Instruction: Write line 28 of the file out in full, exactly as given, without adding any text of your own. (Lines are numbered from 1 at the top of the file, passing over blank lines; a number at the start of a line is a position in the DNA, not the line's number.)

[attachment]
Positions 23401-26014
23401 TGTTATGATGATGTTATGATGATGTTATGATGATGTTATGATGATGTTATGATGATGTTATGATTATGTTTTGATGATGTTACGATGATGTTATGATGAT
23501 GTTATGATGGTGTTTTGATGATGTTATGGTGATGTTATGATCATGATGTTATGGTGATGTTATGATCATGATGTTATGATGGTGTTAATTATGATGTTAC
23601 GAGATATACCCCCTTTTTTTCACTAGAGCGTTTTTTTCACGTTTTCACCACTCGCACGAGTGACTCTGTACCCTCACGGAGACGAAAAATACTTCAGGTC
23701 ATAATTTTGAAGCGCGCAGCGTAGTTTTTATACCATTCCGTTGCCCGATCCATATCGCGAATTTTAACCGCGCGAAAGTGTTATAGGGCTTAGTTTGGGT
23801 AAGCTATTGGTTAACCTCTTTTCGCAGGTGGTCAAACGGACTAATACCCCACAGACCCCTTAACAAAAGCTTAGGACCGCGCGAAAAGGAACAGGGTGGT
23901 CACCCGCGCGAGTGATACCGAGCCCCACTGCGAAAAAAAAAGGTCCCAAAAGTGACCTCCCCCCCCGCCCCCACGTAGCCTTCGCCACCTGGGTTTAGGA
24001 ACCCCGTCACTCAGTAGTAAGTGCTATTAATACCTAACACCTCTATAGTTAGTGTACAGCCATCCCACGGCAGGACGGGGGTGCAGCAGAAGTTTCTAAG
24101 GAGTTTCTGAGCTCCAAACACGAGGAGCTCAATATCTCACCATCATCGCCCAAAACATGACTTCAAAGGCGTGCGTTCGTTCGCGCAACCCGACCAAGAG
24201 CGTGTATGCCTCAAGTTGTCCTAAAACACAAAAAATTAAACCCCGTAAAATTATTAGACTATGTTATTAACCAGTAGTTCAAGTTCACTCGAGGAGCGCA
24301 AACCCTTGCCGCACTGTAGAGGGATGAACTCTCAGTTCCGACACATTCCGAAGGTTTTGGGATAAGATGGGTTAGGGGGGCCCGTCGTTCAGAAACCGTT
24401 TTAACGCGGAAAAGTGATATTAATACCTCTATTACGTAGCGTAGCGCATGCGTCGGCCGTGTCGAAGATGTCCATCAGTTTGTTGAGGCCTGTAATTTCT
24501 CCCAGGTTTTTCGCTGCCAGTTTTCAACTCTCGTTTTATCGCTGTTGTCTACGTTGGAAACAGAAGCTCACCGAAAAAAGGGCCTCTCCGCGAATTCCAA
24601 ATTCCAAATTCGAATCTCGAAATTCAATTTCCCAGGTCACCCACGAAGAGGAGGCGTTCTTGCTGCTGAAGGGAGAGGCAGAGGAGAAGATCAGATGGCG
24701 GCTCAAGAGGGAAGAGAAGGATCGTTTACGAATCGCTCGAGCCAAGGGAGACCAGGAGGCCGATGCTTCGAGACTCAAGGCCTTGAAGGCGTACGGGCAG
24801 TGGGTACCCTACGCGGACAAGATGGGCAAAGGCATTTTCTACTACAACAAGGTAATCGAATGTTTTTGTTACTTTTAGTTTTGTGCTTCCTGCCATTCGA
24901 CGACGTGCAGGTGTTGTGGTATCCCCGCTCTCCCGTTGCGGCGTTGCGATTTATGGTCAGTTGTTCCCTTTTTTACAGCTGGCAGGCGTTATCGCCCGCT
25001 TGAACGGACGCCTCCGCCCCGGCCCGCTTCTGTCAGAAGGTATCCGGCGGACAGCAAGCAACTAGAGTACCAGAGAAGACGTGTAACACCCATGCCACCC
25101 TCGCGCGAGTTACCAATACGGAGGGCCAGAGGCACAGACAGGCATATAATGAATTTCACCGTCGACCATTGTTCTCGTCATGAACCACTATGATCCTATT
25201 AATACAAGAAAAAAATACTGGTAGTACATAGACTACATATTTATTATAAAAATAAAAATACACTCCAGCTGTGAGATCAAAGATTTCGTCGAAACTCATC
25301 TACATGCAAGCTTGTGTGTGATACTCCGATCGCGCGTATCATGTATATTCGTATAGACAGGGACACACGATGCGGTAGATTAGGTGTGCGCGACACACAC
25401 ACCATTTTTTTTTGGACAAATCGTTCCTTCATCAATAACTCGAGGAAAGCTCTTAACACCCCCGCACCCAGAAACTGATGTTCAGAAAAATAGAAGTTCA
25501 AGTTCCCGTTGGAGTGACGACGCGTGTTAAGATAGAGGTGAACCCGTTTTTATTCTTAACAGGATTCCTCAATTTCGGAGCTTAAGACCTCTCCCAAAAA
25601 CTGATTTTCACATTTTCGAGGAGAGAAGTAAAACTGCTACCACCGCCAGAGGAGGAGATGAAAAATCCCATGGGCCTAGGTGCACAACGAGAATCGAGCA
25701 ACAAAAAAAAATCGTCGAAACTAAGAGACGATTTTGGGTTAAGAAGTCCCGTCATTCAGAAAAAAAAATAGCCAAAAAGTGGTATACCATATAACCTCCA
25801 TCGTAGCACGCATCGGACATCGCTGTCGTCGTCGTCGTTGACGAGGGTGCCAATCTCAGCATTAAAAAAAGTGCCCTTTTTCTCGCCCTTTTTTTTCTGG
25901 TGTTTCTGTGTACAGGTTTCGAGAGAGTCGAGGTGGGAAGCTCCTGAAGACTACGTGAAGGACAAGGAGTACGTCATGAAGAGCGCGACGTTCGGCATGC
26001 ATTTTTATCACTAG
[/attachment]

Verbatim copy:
26001 ATTTTTATCACTAG